Yes, his mother. He had expected his father to be weak, and wasn’t surprised at all after he left. But his mother? A mother’s love is supposed to be unconditional. At least that’s what she had always said before she had turned their world upside down. It was bad enough when she had played at being the sexiest woman in town. At least when his friends teased him then, it was meant to be fun. But this was worse, far worse. Now they wanted nothing to do with him. Now they used him as a punching bag.
His gang no longer looked to him as their leader. They ridiculed him for what his mother had done. From the beginning, he knew those kids were bad news. What choice did he have? In grade school he’d been bullied. Well, he had put a stop to that in high school. Can’t be bullied if you’re the biggest bully.
His mother was gone. His father was gone. And now his posse. First, it was the cold shoulder, and a few snide remarks. Then he was cornered in the locker room after the game one day. That was the hardest. He hadn’t taken a beating like that since the fifth grade. But the tables had been turned on him so fast that he never saw it coming. Trevor realized now that they were never friends. They were just a group of trouble makers who hung out together. Good riddance to them. He didn’t need them anymore.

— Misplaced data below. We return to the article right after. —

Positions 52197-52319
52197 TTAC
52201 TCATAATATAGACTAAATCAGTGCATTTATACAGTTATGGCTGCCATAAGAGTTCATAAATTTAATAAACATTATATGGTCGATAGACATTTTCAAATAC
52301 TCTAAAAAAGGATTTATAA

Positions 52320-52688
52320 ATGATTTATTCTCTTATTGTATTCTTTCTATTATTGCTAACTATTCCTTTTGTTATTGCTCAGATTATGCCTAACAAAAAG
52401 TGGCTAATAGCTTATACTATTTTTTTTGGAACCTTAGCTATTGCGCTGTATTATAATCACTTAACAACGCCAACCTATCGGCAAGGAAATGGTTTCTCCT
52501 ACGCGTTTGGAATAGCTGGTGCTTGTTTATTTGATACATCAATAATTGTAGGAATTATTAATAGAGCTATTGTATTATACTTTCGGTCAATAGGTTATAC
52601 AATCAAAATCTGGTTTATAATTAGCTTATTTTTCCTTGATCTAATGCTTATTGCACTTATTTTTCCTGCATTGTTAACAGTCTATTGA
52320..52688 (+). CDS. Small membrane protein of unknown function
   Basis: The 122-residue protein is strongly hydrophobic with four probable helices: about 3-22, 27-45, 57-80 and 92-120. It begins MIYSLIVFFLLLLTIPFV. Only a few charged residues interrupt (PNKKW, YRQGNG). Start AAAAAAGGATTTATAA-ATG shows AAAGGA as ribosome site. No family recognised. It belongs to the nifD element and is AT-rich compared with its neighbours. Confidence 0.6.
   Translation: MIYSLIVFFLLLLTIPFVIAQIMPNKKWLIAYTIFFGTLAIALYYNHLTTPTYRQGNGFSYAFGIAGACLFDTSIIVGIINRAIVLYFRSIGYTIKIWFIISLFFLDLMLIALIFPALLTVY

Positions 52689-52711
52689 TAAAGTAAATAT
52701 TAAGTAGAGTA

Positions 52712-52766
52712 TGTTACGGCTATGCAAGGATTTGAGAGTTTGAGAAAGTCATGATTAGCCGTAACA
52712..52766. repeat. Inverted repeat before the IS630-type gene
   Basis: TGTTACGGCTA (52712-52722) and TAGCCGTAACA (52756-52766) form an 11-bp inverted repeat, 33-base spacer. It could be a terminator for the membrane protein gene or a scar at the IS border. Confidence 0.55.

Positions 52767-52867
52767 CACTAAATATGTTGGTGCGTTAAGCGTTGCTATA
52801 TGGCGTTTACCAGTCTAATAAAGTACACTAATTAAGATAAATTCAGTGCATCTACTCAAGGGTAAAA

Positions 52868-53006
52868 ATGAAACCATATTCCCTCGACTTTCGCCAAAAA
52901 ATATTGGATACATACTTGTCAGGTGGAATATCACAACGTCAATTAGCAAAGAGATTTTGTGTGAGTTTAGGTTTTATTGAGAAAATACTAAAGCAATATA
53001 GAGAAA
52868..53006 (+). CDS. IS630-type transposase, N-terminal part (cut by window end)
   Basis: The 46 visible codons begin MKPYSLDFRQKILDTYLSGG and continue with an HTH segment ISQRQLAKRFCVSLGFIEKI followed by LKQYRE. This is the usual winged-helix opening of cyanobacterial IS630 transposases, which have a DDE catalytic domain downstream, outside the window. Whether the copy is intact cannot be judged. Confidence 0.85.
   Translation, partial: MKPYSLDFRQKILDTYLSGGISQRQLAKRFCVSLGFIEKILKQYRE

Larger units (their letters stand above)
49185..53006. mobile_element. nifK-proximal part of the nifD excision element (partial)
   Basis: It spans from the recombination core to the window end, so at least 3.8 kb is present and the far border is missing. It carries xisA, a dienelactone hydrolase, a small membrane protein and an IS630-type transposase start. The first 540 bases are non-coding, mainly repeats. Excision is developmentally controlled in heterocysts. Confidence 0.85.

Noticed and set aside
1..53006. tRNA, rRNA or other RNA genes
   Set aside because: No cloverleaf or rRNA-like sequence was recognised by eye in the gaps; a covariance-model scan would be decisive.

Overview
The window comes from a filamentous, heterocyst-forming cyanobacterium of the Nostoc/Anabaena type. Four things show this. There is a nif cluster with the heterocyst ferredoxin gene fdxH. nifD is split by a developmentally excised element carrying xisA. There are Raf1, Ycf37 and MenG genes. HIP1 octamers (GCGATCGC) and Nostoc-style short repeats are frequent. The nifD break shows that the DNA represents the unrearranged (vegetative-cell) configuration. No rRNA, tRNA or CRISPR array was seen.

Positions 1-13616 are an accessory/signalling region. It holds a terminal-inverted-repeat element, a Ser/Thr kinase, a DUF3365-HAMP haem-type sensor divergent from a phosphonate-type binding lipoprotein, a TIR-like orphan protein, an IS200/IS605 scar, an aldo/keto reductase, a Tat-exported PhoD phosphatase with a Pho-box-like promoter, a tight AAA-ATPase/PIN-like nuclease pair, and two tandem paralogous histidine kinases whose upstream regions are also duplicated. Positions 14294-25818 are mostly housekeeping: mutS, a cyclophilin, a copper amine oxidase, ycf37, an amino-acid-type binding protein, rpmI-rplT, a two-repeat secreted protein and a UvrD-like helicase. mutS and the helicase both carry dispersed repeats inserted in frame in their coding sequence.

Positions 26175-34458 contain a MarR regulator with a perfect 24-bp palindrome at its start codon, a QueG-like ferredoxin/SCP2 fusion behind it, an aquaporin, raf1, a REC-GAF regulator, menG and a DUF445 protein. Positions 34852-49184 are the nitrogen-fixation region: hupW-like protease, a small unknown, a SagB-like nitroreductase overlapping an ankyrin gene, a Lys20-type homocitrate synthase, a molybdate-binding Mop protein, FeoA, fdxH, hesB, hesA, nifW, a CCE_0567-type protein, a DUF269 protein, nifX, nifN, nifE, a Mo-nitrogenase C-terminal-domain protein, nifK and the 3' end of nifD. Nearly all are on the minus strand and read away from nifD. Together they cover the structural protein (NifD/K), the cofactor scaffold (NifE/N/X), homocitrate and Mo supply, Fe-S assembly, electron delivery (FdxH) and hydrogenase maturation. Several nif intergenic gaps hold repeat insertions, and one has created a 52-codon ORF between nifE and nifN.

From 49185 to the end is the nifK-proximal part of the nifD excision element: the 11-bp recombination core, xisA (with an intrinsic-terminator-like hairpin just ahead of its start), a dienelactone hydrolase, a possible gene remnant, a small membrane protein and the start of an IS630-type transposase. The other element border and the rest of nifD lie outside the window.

Another thunderclap reminded him where he was. On the edge. Right on the edge. He either had to do this properly or he would be going over anyway.
Trevor looked over his shoulder one last time and heard a faint commotion in the background. Once they rounded the path, he closed his eyes and jumped.
* * *
Bianca St. Denis stretched to grab the cord just out of reach above her head and yanked on it with all her force to bring down the attic staircase. She tilted her head to avoid being struck as it made its way down. She unfolded the retractable stairs and put one foot on the first rung. But there she stopped, not sure she could take the next few steps. At forty-two the issue wasn’t her physical ability to climb the steps, she was active, even fairly athletic. The old saying went “the mind was willing but the body was not.” Well, in her case “the body was willing but the mind was not.”